Monday, July 17, 2006

Hushovd Got Sc$#@%^d!

Gripe of the Day: Looking at the replay of Wednesday’s sprint, I think Hushovd, who had his green jersey hopes completely decimated by the Tour’s decision to relegate him to last place in the stage for improper sprinting (cutting off F.D’Jeux’s Bernhard Eisel), got absolutely completely jacked and the judges owe him a damn apology. Hushovd is hammering away towards the finish, moving around a bit but not unfairly, when Eisel comes up from behind him, interferes with Hushovd’s line, whacks into him and goes down like a drunken domino as a result. Like Hushovd is supposed to have eyes on the back of his %$^? This is utterly different from last year when Robbie “the Ego” McEwen deliberately head-butted fellow Aussie (and more gentlemanly rider) Stuart O’Grady out of his way right at the line and had his place justifiably stripped.

Yesterday’s Stage: Another sprint, another pack of crashes at the back of the peloton, another near-miss woof by a fast-improving but still slightly off-his-sprint Belgian babe magnet/maillot jaune Tom Boonen. (To be fair, even off his game Boonen is still a formidable opponent, easily the best sprinter in the world right now along with Alessandro Petacchi, and he’s one of the few sprinters I can recall who has earned and held the yellow jersey for so long) Oscar Freire, who I always forget is a brilliant three-time world champion as he’s usually injured or recovering during every other race during the year, launches himself out of nowhere on the opposite side of the road of the rest of the pack a few hundred feet from the line, no one notices until way too late, Boonen jumps but he’s missed the window, and Freire perfectly takes the stage by a bike length—a nice bonus not only for Freire but for his Rabobank squad which just the other day lost veteran Eric Dekker in a tooth-pulverizing crash into a pothole. Yay Oscar!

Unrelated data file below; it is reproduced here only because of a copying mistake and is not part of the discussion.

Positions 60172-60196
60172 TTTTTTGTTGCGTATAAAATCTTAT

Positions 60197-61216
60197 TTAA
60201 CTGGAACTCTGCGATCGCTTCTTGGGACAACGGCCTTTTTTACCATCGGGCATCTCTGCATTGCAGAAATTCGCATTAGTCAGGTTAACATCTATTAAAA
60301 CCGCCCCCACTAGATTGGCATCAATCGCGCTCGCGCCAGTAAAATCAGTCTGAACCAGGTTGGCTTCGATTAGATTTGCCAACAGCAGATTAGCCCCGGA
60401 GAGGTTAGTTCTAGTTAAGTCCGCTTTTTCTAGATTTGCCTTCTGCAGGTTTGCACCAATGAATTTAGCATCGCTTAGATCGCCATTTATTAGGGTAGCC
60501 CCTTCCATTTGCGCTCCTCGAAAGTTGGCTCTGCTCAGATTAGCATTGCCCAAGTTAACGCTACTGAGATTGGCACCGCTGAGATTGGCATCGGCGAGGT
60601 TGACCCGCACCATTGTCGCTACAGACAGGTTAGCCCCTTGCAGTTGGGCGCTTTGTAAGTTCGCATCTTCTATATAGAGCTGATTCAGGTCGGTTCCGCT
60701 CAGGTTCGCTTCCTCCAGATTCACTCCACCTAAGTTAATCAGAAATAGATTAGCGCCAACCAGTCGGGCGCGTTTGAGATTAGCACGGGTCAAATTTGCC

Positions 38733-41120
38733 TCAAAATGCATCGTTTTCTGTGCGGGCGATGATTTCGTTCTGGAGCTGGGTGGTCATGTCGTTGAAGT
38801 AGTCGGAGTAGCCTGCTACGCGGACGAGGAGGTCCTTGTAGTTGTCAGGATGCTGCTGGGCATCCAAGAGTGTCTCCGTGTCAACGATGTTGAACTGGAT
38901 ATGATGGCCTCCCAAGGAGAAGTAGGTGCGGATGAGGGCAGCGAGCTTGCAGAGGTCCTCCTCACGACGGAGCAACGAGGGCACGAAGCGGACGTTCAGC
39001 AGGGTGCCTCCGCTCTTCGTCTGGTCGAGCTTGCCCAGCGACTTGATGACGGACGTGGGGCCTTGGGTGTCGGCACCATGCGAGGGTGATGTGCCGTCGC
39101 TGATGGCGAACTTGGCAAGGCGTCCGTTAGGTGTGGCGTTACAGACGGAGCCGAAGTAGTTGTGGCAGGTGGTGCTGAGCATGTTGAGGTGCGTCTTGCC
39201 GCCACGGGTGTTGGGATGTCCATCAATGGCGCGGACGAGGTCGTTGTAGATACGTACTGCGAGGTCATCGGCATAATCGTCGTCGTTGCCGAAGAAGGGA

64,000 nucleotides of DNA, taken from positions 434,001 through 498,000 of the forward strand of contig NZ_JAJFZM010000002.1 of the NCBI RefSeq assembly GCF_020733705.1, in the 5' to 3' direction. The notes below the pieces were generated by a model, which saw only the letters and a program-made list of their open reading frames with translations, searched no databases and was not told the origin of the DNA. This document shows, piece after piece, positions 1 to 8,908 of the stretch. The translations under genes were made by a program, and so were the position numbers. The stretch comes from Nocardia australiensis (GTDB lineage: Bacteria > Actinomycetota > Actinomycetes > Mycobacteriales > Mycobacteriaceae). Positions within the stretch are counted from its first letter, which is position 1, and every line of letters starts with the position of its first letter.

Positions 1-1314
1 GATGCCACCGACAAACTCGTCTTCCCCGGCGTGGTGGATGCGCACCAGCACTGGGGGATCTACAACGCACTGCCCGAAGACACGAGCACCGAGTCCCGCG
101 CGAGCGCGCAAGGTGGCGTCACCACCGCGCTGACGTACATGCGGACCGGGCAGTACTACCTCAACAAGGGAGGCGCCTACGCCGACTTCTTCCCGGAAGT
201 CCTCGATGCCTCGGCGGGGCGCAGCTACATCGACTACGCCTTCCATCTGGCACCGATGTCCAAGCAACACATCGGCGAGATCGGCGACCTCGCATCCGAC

The Big Boys Come Out to Play: this weekend, after another sprint stage today, the Tour really gets going with the first long individual time trial. This is where the GC contenders are going to show that they’re either out, or they’re in. If they choke here, they’ve got to smoke the rest of the GC contenders in the mountains at some point or they’re in trouble for Paris. For GC, watch for American Floyd Landis, a stellar time trialist who is also very fine in the mountains, for a top 3 finish; big George Hincapie I assume will go for it as well and Discovery’s got some other contenders; Levi Leipheimer hopefully has his legs by now as he didn’t at all in the tt prologue. Among the time trial specialists, I’m sticking with Dave Zabriskie for the win because he has the smoothest position and finest tt bike handling skills of anybody. Other guys to watch: world tt champ Michael Rogers currently second on GC (probably won’t hold it) has his eyes on the maillot jaune for a day or two; and GC contenders Cadel Evans and Iban Mayo need to do well also. Go Dave!

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